Review | The Stars Now Unclaimed by Drew Williams (The Universe After #1)

Good ideas, interesting characters, but a few too many battles for me. 4/5 stars.

The Stars Now Unclaimed by Drew Williams

Thank you to Simon and Schuster and NetGalley for giving me an e-copy of this book.

The blurb: Kamali is an agent for the Justified. Her mission: to recruit children with miraculous gifts in the hope that they might prevent the Pulse from once again sending countless worlds back to the dark ages.

Hot on her trail is the Pax – a collection of fascist zealots who believe they are the rightful rulers of the galaxy and who remain untouched by the Pulse.

Now Kamali, a handful of comrades from her past, and a telekinetic girl called Esa must fight their way through a galaxy full of dangerous conflicts, remnants of ancient technology, and other hidden dangers.

And that’s just the beginning…

My take:

Wow, but does this hit the ground running! The story starts as it means to go on, throwing us into the deep end of events without much explanation as to what’s happening or how the status quo came about. Not that we’re given time to ponder those questions anyway, as it’s pretty much all action from page one.

As you always hope for with sci-fi, the world-building is good and the characters are an interesting mix. The author makes the most of the intergalactic setting and gives us humans, aliens and AI either rubbing along or trying to blast each other out of the sky. I particularly like that the main character is a world-weary female soldier whose gender is irrelevant. What is relevant is that she’s extremely good at her job; her skills and knowledge are so central to her identity we don’t even find out her name until late in the book.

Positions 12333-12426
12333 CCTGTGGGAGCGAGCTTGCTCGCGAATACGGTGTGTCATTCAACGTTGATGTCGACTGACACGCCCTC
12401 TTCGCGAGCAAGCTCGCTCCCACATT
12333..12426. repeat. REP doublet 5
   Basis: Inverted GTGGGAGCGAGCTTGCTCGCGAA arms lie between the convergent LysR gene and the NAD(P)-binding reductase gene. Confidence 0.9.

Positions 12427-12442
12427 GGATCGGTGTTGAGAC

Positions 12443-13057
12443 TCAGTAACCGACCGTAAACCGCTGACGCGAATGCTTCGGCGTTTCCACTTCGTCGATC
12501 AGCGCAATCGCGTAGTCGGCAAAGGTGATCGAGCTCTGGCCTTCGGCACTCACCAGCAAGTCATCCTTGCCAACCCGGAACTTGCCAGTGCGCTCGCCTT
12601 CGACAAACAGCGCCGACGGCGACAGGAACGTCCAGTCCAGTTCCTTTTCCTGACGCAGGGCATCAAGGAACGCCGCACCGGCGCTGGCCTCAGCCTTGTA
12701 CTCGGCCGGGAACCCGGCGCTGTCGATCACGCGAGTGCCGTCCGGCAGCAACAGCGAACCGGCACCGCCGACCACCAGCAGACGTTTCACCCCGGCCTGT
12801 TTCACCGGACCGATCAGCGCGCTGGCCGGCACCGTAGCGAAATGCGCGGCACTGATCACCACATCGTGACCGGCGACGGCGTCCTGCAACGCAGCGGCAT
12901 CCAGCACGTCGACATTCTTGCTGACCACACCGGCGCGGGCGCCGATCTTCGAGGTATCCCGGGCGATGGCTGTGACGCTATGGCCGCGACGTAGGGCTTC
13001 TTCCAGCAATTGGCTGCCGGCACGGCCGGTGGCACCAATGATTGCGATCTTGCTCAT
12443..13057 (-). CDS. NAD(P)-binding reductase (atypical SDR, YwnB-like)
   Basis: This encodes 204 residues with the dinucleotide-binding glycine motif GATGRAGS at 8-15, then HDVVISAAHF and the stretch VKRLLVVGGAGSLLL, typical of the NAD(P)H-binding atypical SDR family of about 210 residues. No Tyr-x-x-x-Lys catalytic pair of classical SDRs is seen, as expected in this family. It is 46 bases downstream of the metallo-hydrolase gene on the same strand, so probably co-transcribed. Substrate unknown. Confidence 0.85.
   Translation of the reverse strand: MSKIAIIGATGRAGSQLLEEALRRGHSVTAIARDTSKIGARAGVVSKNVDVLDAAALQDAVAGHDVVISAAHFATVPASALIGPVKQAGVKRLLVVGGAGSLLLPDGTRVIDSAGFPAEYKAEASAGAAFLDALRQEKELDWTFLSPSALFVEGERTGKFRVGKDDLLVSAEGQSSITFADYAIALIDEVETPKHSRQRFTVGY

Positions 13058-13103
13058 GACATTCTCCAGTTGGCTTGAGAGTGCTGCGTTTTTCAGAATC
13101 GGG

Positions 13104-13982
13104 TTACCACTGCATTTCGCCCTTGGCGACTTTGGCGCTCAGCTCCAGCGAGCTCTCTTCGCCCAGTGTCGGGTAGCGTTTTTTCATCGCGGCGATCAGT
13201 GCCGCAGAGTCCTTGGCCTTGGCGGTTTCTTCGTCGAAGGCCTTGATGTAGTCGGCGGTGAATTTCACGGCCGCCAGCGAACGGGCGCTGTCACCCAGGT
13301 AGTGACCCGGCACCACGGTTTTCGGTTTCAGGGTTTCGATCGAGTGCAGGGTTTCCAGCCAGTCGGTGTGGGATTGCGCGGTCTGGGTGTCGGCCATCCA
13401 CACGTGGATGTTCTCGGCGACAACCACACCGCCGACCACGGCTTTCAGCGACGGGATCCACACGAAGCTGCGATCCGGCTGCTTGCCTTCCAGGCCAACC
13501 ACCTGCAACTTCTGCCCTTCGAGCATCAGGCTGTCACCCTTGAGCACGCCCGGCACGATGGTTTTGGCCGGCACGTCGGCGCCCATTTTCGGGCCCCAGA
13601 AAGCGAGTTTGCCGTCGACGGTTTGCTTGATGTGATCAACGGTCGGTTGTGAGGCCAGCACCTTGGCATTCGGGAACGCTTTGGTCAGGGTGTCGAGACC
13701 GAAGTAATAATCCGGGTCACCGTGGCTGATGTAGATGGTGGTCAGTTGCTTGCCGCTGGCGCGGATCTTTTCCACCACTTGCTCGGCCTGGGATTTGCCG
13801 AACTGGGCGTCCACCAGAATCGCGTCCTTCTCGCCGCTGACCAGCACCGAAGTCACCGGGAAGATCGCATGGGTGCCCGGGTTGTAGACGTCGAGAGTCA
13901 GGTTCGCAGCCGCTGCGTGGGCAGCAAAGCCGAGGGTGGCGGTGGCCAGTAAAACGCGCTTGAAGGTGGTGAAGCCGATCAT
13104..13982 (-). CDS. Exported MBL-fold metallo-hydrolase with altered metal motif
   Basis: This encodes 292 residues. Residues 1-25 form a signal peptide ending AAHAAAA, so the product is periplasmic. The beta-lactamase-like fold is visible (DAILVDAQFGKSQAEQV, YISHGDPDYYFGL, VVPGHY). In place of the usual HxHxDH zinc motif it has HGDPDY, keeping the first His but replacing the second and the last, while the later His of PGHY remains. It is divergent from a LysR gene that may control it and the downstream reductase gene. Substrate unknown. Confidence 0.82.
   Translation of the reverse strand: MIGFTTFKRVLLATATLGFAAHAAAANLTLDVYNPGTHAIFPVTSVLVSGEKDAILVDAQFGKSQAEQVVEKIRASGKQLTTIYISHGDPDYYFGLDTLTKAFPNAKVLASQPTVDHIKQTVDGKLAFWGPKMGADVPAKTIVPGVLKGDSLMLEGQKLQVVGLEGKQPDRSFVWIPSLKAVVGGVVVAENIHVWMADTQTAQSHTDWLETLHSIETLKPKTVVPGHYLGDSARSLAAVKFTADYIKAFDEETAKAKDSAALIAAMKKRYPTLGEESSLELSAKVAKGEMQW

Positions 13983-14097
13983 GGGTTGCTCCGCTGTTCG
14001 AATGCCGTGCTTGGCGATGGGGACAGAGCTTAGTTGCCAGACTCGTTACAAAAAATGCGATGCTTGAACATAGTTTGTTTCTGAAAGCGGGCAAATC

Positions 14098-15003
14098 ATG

Unfortunately I eventually became weary of all the armed conflict. The book starts with a battle. Then there’s another. Then another. Then another. This is a war story and if you’re not interested in reading fight sequence after fight sequence then I’d give this a miss. I started to tire of them after a while even though the author does introduce variety into them. In this it reminded me of my experience of Pierce Brown’s Red Rising, particularly as I got further into the trilogy. However I know other readers didn’t find this an issue and so I think would enjoy this book more than I did.

Overall: if you liked Pierce Brown’s Red Rising trilogy, or like war stories with a sci-fi twist, you should definitely check this out.

Claire Huston / Art and Soul



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